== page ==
This word “success” and the difference between “successful” and achieving your highest potential

I changed the title of my blog inspired by the original article on LinkedIn, which is titled “The Difference Between Successful and Very Successful People.” Great article but I have a hangup about this word “success.” By using that very word of “success,” the myths this article break is already inherent.

One of the myths this article breaks is that pseudo-bragging of “I’m so busy” which is not that impressive. If you keep rebuffing friends and family with that excuse, it’s dismissive, possibly rude, and definitely not bond-forming.

Truly successful people make time for those things that are important to them. And I would add, important to them at a given time. Although attention should always be paid to these parts of your life, sometimes your marriage or relationship needs more attention than usual, sometimes your children do, sometimes a deadline forces you to work later hours, and sometimes your health must take priority. But it can’t be one thing all the time, all day and night. Learn to say “no,” learn to delegate, learn to let go.


Another myth broken in that article is the “too busy to sleep.” Studies show that the most successful people sleep well. They may take several naps and then sleep 6 hours or take 8 to 8.5 hours of a full night’s sleep but they sleep. Sleep is critical to keep the brain at its highest efficiency. You are doing yourself a disservice if you think that somehow sleeping less is proving anything. It will ruin your health and make you perform less than your best.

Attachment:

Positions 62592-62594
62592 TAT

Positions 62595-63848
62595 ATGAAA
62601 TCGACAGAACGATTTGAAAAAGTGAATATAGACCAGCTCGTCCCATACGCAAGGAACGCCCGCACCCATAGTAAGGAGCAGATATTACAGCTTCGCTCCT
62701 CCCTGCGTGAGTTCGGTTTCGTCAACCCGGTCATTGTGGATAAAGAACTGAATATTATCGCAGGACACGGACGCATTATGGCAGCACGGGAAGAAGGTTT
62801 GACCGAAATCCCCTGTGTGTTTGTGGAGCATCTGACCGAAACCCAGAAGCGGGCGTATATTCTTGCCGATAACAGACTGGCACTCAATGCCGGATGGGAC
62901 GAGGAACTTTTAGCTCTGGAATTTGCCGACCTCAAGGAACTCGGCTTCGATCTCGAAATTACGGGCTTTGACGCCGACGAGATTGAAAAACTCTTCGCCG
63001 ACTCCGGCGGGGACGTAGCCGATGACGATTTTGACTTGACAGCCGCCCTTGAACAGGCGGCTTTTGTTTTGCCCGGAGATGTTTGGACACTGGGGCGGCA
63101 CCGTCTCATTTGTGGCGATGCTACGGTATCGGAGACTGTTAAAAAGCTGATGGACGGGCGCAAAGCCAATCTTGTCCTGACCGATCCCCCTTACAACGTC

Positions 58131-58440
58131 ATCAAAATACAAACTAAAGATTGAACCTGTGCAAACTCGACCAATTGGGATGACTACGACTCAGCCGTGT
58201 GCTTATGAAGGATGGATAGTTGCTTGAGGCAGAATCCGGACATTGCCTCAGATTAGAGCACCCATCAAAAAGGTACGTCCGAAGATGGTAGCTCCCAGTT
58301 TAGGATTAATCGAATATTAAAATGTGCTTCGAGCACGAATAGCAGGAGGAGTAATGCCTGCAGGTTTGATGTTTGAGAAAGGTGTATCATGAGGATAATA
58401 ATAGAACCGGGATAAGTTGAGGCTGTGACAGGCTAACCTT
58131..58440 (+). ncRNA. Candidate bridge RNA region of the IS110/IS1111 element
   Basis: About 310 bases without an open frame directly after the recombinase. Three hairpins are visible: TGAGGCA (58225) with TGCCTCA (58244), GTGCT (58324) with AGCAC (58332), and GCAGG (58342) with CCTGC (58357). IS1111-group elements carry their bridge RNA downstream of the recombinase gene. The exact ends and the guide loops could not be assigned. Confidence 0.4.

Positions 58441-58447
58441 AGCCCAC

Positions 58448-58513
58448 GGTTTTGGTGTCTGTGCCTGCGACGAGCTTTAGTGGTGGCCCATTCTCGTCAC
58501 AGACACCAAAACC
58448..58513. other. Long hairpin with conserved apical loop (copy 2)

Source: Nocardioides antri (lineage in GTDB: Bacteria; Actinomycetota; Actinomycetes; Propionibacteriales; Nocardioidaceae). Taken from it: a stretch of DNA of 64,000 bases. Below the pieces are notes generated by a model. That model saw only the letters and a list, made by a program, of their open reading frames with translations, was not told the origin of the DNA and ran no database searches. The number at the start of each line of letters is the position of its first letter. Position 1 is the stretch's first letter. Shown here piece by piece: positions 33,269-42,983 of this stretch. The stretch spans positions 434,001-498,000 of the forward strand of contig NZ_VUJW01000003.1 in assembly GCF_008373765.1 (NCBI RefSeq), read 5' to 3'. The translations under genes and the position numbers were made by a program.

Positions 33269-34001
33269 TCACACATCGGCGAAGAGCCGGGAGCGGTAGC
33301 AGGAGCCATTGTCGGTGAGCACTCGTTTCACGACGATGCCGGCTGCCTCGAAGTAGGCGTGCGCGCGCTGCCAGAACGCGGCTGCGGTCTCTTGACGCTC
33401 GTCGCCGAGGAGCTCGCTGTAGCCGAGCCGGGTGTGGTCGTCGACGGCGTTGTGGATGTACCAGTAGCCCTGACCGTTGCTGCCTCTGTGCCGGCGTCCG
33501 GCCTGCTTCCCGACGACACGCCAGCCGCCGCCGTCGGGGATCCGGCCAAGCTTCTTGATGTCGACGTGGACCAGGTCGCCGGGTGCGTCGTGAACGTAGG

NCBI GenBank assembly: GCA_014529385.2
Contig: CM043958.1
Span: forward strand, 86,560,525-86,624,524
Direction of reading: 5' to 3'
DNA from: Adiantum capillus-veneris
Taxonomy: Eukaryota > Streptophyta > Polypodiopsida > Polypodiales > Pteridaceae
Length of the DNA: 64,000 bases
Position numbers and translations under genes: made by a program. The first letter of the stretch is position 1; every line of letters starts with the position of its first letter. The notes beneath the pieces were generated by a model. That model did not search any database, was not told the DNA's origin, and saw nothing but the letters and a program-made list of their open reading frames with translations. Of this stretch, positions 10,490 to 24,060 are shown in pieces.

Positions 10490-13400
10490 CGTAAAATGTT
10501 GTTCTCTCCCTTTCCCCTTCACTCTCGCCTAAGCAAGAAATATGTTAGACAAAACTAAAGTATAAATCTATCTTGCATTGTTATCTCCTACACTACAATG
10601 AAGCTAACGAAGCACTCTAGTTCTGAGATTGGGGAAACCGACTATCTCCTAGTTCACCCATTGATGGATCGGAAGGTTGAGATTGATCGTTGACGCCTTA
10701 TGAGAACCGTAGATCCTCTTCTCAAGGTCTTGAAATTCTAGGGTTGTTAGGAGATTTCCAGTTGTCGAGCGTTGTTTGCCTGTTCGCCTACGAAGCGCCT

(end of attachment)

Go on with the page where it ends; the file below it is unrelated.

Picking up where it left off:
Finally, what’s not stated in that article is the definition of success. Study after study shows that those who live in stable countries and aren’t worrying about this month’s rent (I always have to add that caveat because those two groups constitute most of the world), show remarked happiness by doing something meaningful. As a writer, I would’ve long ago given up if success meant my own TV show or an Oscar or a best seller. If writers hinged their perception of talent or merit or hard work on that type of result, most writers would be not successful. But we know that’s not true for writers or any other artist, activist, etc.

It’s more productive, and actually scientifically and socially proven to lead to a healthier and more fulfilled life, if you define success as having purpose or meaning. People leave high powered jobs to be a full time parent. Their success now is defined by being their for their children and (hopefully) their community — that is what they define as being meaningful.

success-happiness-streetsignsThe New York Times today has an article by a philosophy professor, Daniel Haybron, “Happiness and its Discontents,” citing this relationship between happiness, and purpose. There are people, the author states, suffering in countries with governments stomping on human rights but they believe their work is meaningful. There are poor people, millions of them, he adds, living and having families and finding their corner of happiness.

I mention this article because success is only important because it promises happiness. Financial stability gives healthcare and buys homes and enables retirement plans and affords a vacation here and there. Success legitimizes unique talent or power or skill in addition to financial prowess. But more than that, it promises that we will be happy. Notice though that in Mr. Haybron’s article nor in any study on happiness, success is never mentioned. Rarely is financial prowess even. Worth keeping in mind as you navigate your definition of success.


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